Braising tends to get put on the back burner during the summertime. Granted, our local markets are exploding with beautiful fresh produce right now that beg for light summery fare.  I get it, I really do. I'm on the bandwagon. That said, it's a shame to shy away from succulent long braised meats just because it's summer. Forget the hot kitchen and steamy windows. Ditch the clunky cookware, keep it fresh, keep it simple, and move the fuss outside onto an outdoor grill.

Grilled/Braised Chicken in Fresh Tomato Sauce.
Simple. Nothing fancy. I used our old charcoal grill with a hinged lid, a few fantastic local ingredients from the farmers' market, herbs from my garden, and a couple of pantry staples to turn a somewhat traditional braise into a riff on a summer cookout.

Earlier this summer, I signed up for Elmwood Stock Farm's FarmFan program (It's still available). With the program, I receive points for every purchase and text notifications before each market telling what they'll have on hand. Pretty nifty. Because of the program, I knew in advance that they'd have fresh (never frozen) organic free-range chicken at the next market day (while they lasted). Niftier still, I reserved one and didn't have to awake at the crack of dawn to snag a bird before the market madness began. Booya. Sold. Fresh chicken.

Game on.
Using a sharp paring knife, I broke down the gorgeous 4 pound chicken into eight good sized serving pieces. After slicing the thighs and legs from the breasts, I separated the thighs from the legs and set them aside. Using kitchen shears, I snipped the backbone from the breasts, tossed it into the freezer with my other chicken parts, and sliced the large breasts in half. After seasoning the chicken pieces liberally with salt, I slid them into the refrigerator to dry brine.

Sure, I like the pretty tomatoes. The jewels of summer. There's nothing better than a sun-kissed warm tomato sliced into thick pieces and sprinkled with flaked sea salt or beautiful heirloom tomatoes sandwiched between slices of white bread or Caprese Salad or gazpacho. On and on and on.

However, when I intend to cook the tomatoes, I head straight for the ugly ones. The culls. The throwaways. The ugly ducklings. I needed quite a few fresh tomatoes for the braised chicken, so I bagged a few pounds of gigantic puckered ugly tomatoes from Henkle's Heirlooms and Herbs "Uglies" bin before stopping by The Paw Paw Plantation to bulk up the tomato factor with a few almost overripe pretty tomatoes.

To keep it fuss free, I eschewed the blanch and peel method and simply cored the tomatoes, chopped them into manageable wedges, and ran them through the course disc of a food mill. After scraping the disc clean, I ended up with about 5 cups of outrageous blood red tomato pulp.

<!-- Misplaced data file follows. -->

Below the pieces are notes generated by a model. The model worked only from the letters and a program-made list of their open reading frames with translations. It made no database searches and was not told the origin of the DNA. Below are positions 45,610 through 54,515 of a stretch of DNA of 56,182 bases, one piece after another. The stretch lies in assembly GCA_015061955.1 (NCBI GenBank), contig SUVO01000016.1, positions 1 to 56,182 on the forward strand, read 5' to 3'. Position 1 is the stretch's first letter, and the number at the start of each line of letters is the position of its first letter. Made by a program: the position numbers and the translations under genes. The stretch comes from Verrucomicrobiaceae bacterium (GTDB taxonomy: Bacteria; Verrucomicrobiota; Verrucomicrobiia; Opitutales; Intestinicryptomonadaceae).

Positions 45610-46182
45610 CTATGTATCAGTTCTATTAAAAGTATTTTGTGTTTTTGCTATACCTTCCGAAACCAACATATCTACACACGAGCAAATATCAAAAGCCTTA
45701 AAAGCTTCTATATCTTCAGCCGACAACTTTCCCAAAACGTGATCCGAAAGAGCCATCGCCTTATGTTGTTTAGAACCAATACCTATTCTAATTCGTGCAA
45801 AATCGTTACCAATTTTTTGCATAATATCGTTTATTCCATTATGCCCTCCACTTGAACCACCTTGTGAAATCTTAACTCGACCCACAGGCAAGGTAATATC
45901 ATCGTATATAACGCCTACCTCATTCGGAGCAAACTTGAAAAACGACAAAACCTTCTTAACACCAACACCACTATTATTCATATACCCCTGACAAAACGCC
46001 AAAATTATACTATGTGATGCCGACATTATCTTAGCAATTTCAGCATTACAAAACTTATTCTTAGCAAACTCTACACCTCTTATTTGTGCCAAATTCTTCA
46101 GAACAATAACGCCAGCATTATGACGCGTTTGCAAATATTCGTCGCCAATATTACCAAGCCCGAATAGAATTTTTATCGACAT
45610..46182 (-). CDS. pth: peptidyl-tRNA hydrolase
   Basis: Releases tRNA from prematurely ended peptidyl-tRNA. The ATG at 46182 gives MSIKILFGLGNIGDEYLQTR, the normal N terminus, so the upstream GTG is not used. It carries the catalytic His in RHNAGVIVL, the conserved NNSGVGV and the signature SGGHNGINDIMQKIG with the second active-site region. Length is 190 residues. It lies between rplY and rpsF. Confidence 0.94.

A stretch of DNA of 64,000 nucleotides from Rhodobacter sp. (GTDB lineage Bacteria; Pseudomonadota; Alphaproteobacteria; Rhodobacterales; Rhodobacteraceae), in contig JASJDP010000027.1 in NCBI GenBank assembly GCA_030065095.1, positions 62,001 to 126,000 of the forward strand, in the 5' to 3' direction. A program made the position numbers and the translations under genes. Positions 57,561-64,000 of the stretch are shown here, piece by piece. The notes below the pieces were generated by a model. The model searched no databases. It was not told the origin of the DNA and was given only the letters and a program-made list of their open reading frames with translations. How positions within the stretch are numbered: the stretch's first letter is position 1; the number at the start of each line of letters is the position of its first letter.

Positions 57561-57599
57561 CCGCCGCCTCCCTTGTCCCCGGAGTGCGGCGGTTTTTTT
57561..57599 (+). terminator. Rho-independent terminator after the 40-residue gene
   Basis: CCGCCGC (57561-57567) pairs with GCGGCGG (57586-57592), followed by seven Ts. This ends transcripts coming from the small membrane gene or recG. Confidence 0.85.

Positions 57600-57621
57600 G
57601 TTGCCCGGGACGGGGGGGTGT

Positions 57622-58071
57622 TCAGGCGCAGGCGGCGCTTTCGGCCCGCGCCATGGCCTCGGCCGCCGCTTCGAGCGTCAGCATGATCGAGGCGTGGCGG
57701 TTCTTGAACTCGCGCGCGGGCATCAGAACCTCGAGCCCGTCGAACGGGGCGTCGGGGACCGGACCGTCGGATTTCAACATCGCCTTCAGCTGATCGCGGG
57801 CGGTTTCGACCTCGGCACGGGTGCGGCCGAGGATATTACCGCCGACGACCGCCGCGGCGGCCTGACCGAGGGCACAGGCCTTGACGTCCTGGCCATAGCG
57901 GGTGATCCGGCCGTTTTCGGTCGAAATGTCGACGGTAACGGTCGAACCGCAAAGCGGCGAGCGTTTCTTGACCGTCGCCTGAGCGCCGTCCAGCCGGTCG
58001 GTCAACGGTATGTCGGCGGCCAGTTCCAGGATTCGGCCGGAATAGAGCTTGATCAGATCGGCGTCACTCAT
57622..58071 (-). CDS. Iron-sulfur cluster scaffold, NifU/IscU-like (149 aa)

I thought about using a large cast iron skillet for the braising vessel, but because the chicken pieces were quite large, I opted to use my well-seasoned grill tested 14" paella pan.

With everything on deck, I lit the coals,  pulled the chicken from the refrigerator, and quartered 4 small Scott County candy onions.

So, here's the deal. Most traditional braises (pick a meat) include aromatics, herbs, seasonings, wine, and stock. Pretty basic. I stuck to most of the basics, but switched out the wine for a good quality red wine vinegar. A little twist with French and Spanish influences.

When the coals settled into their glowing/grey ashen mode, I scooped the coals to the sides of the grill to create an outer ring of heat as opposed to an intense direct heat source. I place the paella pan over the grill and drizzled it with olive oil. When the oil started to smoke, I lightly dredged the chicken through flour, carefully placed them into the hot oil, browned the chicken on all sides, removed the pieces to a side plate, and added 1/2 cup minced candy onions. When the onions turned translucent, I scattered 3 crushed garlic cloves into the pan and deglazed the pan with 3/4 cups red wine vinegar. After allowing the vinegar to reduce to a loose glaze, I added all of the tomato pulp and 1 cup of chicken stock.

When the tomato sauce started to pop and spurt, I nestled the chicken pieces into the sauce, tucked the candy onions around the chicken, slipped a few bay leaves under the chicken, swirled stems of fresh lovage throughout the sauce, covered the paella pan with aluminum foil, lowered the lid of the grill, and let the chicken braise for 60 minutes, removing the foil and lid for an additional 20 minutes to allow the sauce to reduce.

The timing was perfect. At first, I thought I was killing the chicken with the heat. As time went on, the coals burned down a bit and regulated the heat inside the grill. After an hour and 1/2, I pulled the chicken from the grill to rest. To freshen the sleepy braise, I finished with tiny halved Madison County sun gold tomatoes, fresh lovage leaves, and snipped chives.

I was amazed at how a few simple ingredients could offer such crazy multi-layered depth to a simple braise. While the candy onions melted into the sauce, the humble old fashioned lovage packed  intense celery flavor both in the braise and as a garnish. Celery essence without chunks of celery. Win. Tarted up with subtle piquant undertones from the reduced red wine vinegar, the tomato pulp bathed the tender chicken with soft acidic smoky sweetness. Perfect balance.

And the chicken? Organic free-range fresh (never frozen) chicken. Think about it. The meat was so unbelievably moist and tender. We couldn't tell the difference between the breast meat and the thigh meat. They were literally  interchangeable in a weird how-did-this-happen kind of way. Sure, my off-the-cuff method added tons of unexpected flavor, but the chicken was key. Even after a long hot sunny braise, it didn't shred or fall apart. Every messy fistful (trust me) yielded juicy succulent shards of flesh that slipped from the bones like butter. Pull. Swipe. Suck. Repeat.

Braisin' in the sun.